Sunday, April 26, 2020

The Great Stereo Find

Every now and then I read about incredible "finds", like somebody discovering a Babe Ruth rookie card in a piano or rare Ty Cobb cards in a paper sack.

This is not quite on the same level, but as it happened to me pretty recently, it doesn't just make me think " I want that to happen to me but its never gonna".  They were already my cards anyway, but it was still a triumph.

Anyway, on with the story:

About a month ago my sister was dusting behind our stereo when she found a small stack of cards, and gave them to me, because whenever you find cards lying around, t's pretty obvious they're mine.

As I thumbed through them, they're wasn't much to get excited about. Mostly, they were Upper Deck Looney Tunes baseball cards, with some other junk wax cards mixed in.

But then I noticed...

 2 Carlton Fisk rookie cards, both in surprisingly good condition!

There is, by the way, a back story for me having 3 Carlton Fisk rookie cards ( counting the one I already knew I had). Long ago, when my knowledge of the hobby was not as great, as I was thrilled to discover in my 1997 Beckett price guide that Fisk's 1972 Topps rookie card was listed at a stupendous $60!

Of course, that was way back in 1997, but whenever I found that card in my Dad's duplicates, I would trade for it, thus stockpiling a few. However, going forward to 2020, as I didn't know where the others had gone, as I just had 1, I just assumed that I'd traded them back to my Dad.

Anyway, as I already had one I decided to trade them to my Dad for some of his duplicates. I started out with a Mike Schmidt rookie card, as I'd had my eye on that card for awhile because my Dad had 4 (!) copies of it.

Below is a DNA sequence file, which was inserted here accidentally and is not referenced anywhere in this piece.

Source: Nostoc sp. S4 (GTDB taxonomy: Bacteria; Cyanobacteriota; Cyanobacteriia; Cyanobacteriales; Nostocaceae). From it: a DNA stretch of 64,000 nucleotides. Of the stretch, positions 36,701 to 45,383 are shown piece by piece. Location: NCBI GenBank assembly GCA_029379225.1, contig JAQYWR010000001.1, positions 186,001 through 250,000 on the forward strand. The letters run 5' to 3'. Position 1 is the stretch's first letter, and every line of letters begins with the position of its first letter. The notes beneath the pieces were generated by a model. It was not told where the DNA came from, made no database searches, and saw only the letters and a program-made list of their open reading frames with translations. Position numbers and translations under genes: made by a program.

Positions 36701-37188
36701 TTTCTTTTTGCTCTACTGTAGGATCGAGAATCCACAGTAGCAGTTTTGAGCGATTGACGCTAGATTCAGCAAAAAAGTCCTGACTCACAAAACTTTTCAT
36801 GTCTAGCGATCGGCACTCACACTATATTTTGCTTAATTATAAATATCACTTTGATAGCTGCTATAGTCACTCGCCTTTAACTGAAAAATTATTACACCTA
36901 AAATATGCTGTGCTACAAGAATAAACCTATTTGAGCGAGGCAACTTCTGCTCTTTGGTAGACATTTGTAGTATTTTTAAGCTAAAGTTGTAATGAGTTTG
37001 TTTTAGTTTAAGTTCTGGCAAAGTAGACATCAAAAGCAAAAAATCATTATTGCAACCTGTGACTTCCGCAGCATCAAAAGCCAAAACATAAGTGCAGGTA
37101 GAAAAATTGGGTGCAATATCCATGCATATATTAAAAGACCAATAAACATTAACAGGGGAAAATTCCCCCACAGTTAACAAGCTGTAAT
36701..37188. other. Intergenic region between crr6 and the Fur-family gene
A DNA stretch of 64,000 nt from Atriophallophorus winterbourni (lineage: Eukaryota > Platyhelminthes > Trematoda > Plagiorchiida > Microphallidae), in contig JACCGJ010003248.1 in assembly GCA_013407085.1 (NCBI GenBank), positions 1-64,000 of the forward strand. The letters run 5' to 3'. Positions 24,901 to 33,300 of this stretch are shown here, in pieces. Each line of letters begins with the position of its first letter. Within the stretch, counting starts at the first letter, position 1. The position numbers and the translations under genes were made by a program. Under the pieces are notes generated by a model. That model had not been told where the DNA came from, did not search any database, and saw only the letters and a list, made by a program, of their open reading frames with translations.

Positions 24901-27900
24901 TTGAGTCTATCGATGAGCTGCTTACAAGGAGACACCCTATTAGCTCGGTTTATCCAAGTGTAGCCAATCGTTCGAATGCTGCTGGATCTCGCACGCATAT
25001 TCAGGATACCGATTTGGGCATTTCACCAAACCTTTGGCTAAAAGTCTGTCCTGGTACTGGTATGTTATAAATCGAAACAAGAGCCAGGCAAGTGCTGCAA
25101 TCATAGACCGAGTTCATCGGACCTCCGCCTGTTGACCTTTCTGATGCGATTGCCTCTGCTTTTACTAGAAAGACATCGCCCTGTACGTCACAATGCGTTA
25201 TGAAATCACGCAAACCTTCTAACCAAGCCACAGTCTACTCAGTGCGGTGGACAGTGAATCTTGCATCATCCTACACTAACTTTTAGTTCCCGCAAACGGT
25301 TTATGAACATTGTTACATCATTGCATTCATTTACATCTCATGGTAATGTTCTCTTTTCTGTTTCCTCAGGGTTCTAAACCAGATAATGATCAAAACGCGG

Not in great condition, but still a great card. I also got my Dad to throw in 3 commons from 1973 with good photos.
I especially like the guy in the purple suit in the background of Herrmann's card.
Overall, a pretty good haul for the 1st card. But there was still one more to trade..
I ended up deciding on an assortment of 70's stars and semi-stars, of which I'll show a sampling. I like the mountain in the background of Bill Voss' card, something I've noticed on a lot of Brewers cards around then.
I've been fascinated for a long time by Bert Campaneris' 1970 season. For Bert's career, he generally hit about 4 home runs a year, but in 1970 he hit 22! Outside of that, he hit just 57 home runs over 18 years.

1972 was Joe Morgan's 1st year with the Reds, and he went on to win 2 MVP awards for the Big Red Machine in the 70's. Also, I always love it when there are bats strewn about the ground on a card, like in Ted Simmons' card.
Although I'm not a huge fan of the design for 1973 Topps, it has some pretty great photography.  Jim Kaat was actually a pretty good hitting pitcher, as he hit .185 with 16 home runs over his long career. His best season at the bat was actually 1972, as he hit .289 with 2 home runs in 45 at-bats.

And I'll close out with "The Mad Hungarian" himself. 1975 was Hrabosky's best season, as he posted an ERA of a sparkling 1.66, with 22 saves.


  1. Your dad had four copies of the famous John Hilton rookie card? That's pretty darn cool.

    1. I'm not sure how that happened. His best is 11 copies of the 1971 topps gary ross card. gary ross however, was a nobody.

  2. I need to dust my house more often! Who knows what I'll find!